Selling or closing are not the only options if you choose to leave your business. A succession plan looks at who’ll take over from you when you leave or step back from your business.
You’ve built up your business and now you’re ready to move on — maybe into another venture or into retirement.
You may want to pass management or ownership of the business to your children or a trusted business partner. Or you might want to retain some ownership but take a back seat on day-to-day management. Whatever you choose, there’s a lot to consider.
And when it involves family it can get complicated, so it pays to take advice and plan well ahead.
If you’ve worked for years to build up your business, handing the reins to someone else may be furthest from your mind. Few owners have formal exit plans — if any — because:
There are serious risks if you don’t plan who’ll succeed you. Small businesses without succession plans often fail when their owners retire, get sick or die.
A solid succession plan is essential if you want your family business to carry on successfully after you leave it. The plan needs to identify which family members will take over or offer another management option.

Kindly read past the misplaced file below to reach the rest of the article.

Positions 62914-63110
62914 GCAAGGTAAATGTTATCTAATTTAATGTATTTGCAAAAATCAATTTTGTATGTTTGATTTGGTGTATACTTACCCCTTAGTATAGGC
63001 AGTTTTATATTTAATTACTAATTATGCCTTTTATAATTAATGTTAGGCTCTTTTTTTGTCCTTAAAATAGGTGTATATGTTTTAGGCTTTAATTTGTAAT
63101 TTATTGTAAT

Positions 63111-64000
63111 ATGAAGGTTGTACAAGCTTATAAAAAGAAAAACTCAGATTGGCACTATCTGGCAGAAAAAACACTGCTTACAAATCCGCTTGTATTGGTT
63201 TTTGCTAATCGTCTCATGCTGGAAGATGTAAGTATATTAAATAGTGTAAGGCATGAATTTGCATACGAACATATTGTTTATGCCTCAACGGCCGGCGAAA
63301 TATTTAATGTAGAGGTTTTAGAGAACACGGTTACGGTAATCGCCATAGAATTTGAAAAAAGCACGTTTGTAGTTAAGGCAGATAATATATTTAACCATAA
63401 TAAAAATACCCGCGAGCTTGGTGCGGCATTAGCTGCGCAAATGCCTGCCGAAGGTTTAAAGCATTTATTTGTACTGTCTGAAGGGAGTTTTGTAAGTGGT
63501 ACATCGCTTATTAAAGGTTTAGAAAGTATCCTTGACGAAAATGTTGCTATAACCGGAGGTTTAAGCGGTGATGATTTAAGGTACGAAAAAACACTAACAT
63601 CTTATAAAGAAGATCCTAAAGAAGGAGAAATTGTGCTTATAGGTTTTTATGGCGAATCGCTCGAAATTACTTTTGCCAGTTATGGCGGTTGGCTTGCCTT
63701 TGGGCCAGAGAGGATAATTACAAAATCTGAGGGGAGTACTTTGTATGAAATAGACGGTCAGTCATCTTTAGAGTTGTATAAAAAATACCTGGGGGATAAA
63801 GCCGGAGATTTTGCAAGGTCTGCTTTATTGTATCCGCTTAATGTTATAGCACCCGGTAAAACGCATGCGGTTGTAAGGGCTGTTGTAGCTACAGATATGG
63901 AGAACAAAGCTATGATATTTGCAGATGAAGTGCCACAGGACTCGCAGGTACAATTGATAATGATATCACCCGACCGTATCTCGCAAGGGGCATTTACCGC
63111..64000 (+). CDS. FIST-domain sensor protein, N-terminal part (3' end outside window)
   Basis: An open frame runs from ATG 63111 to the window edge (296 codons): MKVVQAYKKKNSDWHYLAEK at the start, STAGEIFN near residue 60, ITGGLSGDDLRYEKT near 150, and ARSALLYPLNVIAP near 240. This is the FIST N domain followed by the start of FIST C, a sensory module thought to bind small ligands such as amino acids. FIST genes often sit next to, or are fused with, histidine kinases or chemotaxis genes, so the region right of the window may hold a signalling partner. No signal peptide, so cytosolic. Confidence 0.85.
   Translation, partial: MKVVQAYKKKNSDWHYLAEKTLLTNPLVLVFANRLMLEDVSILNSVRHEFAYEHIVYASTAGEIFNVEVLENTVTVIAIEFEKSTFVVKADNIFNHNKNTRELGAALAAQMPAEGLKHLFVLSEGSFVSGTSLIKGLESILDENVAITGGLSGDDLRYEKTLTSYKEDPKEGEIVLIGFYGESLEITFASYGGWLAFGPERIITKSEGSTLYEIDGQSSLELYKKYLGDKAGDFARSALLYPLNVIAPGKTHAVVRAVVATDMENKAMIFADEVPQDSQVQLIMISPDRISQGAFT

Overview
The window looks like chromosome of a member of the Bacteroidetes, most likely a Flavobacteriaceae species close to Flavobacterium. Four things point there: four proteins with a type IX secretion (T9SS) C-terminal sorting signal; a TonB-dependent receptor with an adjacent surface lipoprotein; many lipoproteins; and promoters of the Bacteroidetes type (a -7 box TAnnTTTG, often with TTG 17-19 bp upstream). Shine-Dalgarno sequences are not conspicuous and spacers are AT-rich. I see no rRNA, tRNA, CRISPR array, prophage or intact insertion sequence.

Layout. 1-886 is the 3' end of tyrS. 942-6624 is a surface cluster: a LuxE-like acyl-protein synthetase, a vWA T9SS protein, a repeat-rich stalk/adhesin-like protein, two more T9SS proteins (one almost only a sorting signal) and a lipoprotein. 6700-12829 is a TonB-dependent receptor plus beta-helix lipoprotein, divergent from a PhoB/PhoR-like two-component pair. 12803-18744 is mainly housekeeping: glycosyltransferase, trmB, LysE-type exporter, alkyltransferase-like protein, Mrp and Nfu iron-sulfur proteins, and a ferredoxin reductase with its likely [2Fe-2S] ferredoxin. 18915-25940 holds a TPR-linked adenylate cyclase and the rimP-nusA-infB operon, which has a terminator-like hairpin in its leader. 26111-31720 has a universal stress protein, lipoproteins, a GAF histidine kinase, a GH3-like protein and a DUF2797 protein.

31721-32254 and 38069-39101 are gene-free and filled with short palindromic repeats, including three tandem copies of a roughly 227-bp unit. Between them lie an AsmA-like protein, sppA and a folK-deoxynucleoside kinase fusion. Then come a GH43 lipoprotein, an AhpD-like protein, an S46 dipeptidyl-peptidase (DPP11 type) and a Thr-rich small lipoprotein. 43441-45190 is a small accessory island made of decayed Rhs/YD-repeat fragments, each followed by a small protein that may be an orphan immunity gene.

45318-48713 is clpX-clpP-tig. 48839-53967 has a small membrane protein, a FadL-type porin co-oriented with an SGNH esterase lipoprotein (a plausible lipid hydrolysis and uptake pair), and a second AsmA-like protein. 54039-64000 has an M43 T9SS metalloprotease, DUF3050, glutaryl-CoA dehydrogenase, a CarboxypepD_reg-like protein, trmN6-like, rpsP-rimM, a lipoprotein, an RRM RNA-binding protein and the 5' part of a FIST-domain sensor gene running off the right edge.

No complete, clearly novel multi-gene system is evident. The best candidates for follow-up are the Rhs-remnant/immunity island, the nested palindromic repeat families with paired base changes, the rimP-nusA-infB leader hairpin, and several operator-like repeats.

This can be a tricky process, depending on your family relationships. Get your family involved as early as you can and seek professional advice.
Use this free template to help you write a great plan for launching your new business.
A business plan helps you set goals for your business, and plan how you’re going to reach them. When you’re starting out it’s a good idea to do a full and thorough business plan.
Quick-focus planning to make sure you work on the right things for your growing business - every day.
It’s important to take time to reflect on your business strategies and plan. It doesn’t have to be a difficult or time-consuming task.
You’ve decided to step back from your business, but you want to stay connected to it. There are several ways to do this:
It's a good idea to get advice for every stage of succession planning. How much advice you need depends on where you are with your planning and the size of your business, eg your turnover, and how much your assets — including your intellectual property — are worth.
If you have a board of directors, it can help guide the planning process. You may also want to hire an advisor who specialises in succession planning.
Succession planning isn’t an exact science, but there are steps you should take: